Thanks to Chelsea Dizon for consulting on this post. Chelsea taught for 6 years in PreK, K, & 2nd Grade where she saw a variety of learning types and styles. She noticed that in Kindergarten, those who proved to be the leaders in the class were ones who had good communication skills, a love of learning, and were naturally curious.Teaching ultimately led to Chelsea’s opening Littleton’s Little Sunshine’s Playhouse, a Reggio-style preschool in early 2016.
5 Must-Haves Before Your Child Starts Kindergarten
1. Exposure to a variety of classroom activities
Your child is going to spend the next 13 years sitting at a desk doing worksheets. Then they’ll graduate and maybe get a job also at a desk! This is a great time to show them learning in a variety of areas and settings: art, music, physical activity, hands-on projects.
Center learning prepares students in a variety of different areas. They will focus on building structures and talk about math as they build using shapes, amounts of blocks, structures, etc. They will journal about different learnings and responses to stories or lessons. They will use themes based sensory play to ignite their imaginations.
It’s the difference between memorizing numbers to learn them or learning them through activities using counting.
2. Ability to ask questions
Not every preschool and pre-K classroom allows for discussion and project-based learning. It’s a skill for grown ups to be able to think through finding a solution to a problem and not just accepting what they are told is the correct answer.
The Reggio philosophy teaches children how to discuss topics and ask questions to both peers and teachers. It helps them to talk about their wonderings and investigate answers.
3. Responsibility for others
Pre-K programs in schools with younger children provide an opportunity to be the biggest fish in the pond. When they get to kindergarten, they will be a tiny minnow in a big pond. There’s a lot they will learn from older kids, but it will be more impactful when they’ve also been the big kid.
At Little Sunshine’s Playhouse, the Pre-K class has responsibility in their classroom and in the larger school setting with the preschool age kids. We can all relate to how it feels when we are looked up to. Your child deserves the same experience.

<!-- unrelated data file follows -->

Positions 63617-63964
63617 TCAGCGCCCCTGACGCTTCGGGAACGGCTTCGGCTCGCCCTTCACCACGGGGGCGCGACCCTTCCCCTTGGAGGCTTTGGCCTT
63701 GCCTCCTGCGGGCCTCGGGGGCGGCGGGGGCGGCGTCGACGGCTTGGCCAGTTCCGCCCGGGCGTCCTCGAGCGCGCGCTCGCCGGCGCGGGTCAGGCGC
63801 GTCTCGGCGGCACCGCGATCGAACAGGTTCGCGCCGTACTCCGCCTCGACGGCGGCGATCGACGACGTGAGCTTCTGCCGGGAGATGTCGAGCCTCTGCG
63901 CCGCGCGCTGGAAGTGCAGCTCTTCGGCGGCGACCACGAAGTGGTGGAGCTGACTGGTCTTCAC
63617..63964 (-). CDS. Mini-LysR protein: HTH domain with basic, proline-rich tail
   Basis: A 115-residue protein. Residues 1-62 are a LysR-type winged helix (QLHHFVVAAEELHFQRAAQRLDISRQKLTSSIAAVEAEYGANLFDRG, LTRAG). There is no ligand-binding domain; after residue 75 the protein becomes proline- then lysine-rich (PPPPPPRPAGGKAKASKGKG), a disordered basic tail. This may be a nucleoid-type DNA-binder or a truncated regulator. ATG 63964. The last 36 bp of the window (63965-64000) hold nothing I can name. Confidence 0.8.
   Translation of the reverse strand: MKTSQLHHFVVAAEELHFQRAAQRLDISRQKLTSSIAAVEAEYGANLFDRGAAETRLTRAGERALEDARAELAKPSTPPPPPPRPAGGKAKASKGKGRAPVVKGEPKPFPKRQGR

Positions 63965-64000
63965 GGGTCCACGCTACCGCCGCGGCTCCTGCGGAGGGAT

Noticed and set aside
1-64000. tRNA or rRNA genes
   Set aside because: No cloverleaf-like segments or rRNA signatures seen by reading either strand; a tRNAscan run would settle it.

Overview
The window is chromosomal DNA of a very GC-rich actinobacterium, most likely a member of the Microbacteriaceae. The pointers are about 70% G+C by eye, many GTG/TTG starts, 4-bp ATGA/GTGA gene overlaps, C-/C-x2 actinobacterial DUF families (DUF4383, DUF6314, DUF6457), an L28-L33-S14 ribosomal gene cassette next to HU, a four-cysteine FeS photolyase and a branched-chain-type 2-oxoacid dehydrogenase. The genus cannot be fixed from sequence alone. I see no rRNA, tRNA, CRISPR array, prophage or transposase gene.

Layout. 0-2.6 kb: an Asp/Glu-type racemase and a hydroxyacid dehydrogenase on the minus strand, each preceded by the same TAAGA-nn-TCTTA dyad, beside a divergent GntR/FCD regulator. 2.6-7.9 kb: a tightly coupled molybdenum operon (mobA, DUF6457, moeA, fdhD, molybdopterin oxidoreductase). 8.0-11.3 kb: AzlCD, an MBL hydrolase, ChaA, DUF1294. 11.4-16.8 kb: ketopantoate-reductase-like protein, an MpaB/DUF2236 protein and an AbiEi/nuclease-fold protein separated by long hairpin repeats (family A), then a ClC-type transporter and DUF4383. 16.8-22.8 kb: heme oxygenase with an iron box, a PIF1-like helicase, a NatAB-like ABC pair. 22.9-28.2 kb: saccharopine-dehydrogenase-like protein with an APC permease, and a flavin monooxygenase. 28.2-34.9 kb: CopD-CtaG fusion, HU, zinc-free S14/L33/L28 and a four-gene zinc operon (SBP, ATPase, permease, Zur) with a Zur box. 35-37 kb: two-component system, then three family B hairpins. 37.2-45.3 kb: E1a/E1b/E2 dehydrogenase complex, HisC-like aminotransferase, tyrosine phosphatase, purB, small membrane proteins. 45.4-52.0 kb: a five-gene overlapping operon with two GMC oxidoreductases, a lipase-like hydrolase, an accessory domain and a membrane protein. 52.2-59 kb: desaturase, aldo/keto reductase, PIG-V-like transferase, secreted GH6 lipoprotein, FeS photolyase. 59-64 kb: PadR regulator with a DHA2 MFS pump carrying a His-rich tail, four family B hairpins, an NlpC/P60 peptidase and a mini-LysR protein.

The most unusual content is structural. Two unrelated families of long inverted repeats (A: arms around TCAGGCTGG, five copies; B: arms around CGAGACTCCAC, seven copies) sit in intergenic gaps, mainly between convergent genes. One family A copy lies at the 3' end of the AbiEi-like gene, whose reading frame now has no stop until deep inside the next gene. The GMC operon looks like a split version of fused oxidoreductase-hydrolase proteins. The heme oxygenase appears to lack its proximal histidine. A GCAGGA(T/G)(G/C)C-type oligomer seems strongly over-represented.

4. Empathy for their peers
In a collaborative learning environment, kids look to each other to find solutions. Additionally, group projects help children have a sense of completion. These projects also provide a starting point for group discussion and collaboration. If there is a peer to peer problem students are guided through the steps to understanding how the other child is feeling and learn to see problems and solutions through the eyes of others.
Children in a Reggio Program learn courtesy. They learn to respect other students, teachers, and their environment through a variety of learning experiences and modeling done by teachers and staff.
5. Confidence in themselves
The Reggio style allows teachers to listen to their students and figure out what they are most interested in, and inspire the curiosity to dive deeper into the topic. This allows students to have some ability to guide the curriculum and learn about things that they love. This love for learning carries over into confidence in the classroom.
Beyond the classroom, kids gain confidence from routines as simple as snack or lunch time. Little Sunshine serves family-style meals which equip kids to thrive in social settings. Students will learn skills of independence such as cleaning up after themselves and serving themselves and each other lunch.
Pre K programs are abundant but they are not created equal. If you are ready to explore a Pre K option for your child that is personal, collaborative and truly prepares them for kindergarten, reach out to Chelsea about opportunities at Little Sunshine’s Playhouse in Littleton.
She has also offered to waive the enrollment fee (a $300 value) for any family that mentions this Denver Natural Mom post.